“Great Debates” seems to be where most of the religious questions go, so while I don’t think this question will spark a debate, I’ll ask it here. Being raised Catholic (I’m not anymore), I was told that, on Judgement Day, Christ will come again to judge the souls of the living and the dead. Alright, but if you do believe in this, I was wondering where the souls of the dead are supposed to be now. According to the bible, can they not ascend to heaven until final judgement? Secondly, I remember in Dante’s Inferno that some great philosophers were in hell(a good circle, comparatively, but still in hell) because they were not alive when Christ was and therefore did not accept Christ as their savior. Do fundamentalists believe that anyone that lived before Christ is in this position?
They’re kept in a storage facility in Cincinatti, Ohio, on a temporary basis until the savior returns. The souls are transported there on the soul train, and during the trip, they can listen to soul music. One time, the soul train derailed and there was only a soul survivor. An attempt is made to keep soul brothers together, but only those who pass muster with James Brown - the godfather or soul - can go there, and you have to want to go with all your heart and soul. All others become lost souls, causing the caretakers of the facility to go soul searching to find them. Sometimes the souls befriend other souls at the storage facility and they become soul mates, who bare their souls to each other. While there, the souls dine on chicken soup for the soul. Souls which have not been good enough, however, are banished to the soul asylum.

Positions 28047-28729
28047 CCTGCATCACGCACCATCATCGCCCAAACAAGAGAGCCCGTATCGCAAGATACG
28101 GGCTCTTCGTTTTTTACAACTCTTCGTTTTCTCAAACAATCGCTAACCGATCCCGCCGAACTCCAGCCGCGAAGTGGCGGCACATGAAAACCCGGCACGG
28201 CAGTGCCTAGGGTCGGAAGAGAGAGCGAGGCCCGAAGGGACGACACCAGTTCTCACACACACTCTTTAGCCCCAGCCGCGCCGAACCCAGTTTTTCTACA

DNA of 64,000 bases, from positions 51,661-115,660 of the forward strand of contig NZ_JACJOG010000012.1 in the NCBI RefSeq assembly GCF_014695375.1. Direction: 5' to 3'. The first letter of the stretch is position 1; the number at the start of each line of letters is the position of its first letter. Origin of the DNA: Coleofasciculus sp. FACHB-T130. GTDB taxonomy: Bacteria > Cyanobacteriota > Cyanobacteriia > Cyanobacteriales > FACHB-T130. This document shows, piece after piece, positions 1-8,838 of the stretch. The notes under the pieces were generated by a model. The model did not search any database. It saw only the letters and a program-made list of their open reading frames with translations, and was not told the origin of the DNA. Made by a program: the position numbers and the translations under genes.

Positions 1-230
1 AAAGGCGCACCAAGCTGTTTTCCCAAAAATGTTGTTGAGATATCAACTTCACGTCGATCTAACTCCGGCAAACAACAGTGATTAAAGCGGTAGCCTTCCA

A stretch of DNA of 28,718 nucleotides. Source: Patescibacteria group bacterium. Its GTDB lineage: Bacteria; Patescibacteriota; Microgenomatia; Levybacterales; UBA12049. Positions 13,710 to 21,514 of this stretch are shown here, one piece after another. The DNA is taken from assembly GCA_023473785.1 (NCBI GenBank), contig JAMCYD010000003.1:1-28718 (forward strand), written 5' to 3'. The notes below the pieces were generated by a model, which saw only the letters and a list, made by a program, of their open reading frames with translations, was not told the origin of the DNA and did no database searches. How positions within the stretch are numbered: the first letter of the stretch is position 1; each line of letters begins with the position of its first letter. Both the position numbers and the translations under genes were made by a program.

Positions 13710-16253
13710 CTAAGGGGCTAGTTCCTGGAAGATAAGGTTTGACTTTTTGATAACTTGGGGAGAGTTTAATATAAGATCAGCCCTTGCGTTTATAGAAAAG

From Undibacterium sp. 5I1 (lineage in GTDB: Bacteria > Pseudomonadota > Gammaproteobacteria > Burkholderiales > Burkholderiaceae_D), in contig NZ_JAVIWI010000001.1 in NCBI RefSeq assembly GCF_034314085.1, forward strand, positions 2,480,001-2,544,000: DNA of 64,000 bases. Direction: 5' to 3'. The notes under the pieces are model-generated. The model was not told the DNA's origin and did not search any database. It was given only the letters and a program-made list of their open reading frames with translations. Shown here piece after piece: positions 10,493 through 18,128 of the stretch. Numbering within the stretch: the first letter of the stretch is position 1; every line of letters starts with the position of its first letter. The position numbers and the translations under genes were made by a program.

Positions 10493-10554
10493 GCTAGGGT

Well, all except the followers of Frisbeetarianism, who believe that after you die, your soul goes up on the roof and gets stuck.
(Ok, ok, I’m sorry. But it had to be done.)
peas on earth
judgement day refers to the day (according to the teachings from jesus)when he comes to earth to judge the living and the dead. that means the day of resurrection. everyone will rise from the dead, like jesus was supposed to have done, and be judged for actions performed.
so according to the bible they do go to heaven or hell, or something
Bantmof, you’re a riot. Well done.
Before Christ appeared on the scene, souls of the good went to a place called Sheol (the equivalent of the Greek concept of Hades), which the King James Bible calls hell. Souls of the bad went to a place which for lack of a better term, we’ll call Gehenna. In Old Testament terminology, both of these places were in “hell”; they were close by one another, but divided by a gulf so nobody could swap sides (see the story of Lazarus and the rich man, Luke chapter 16, for more details). Sheol was a “storage facility” for souls of the righteous, where they waited in serene comfort until the Messiah should appear. The damned, over on 'tother side, were in torment. When Christ died, He came to this place to set the good souls free and take them to a completely different place which for lack of a better term, we’ll call Heaven. (This is what’s being described in the Christian Creeds when we say “Christ descended into hell.”) The bad souls stayed right where they were.
Since that time, the good go to heaven, and the bad go to hell. This is the immediate judgement. At the end of time, when Christ returns, there will be a resurrection, where every soul will be raised from the dead and reunited with its body. Christ will then judge “the living and the dead”: i.e., if you’ve been bad and have been in hell, you’ll go back, and if you’ve been good and you’ve been in heaven, you’ll be judged at how good you were, but shown how you might have done better; and after that, the good will remain on a re-juvenated Earth to rule with Christ forever.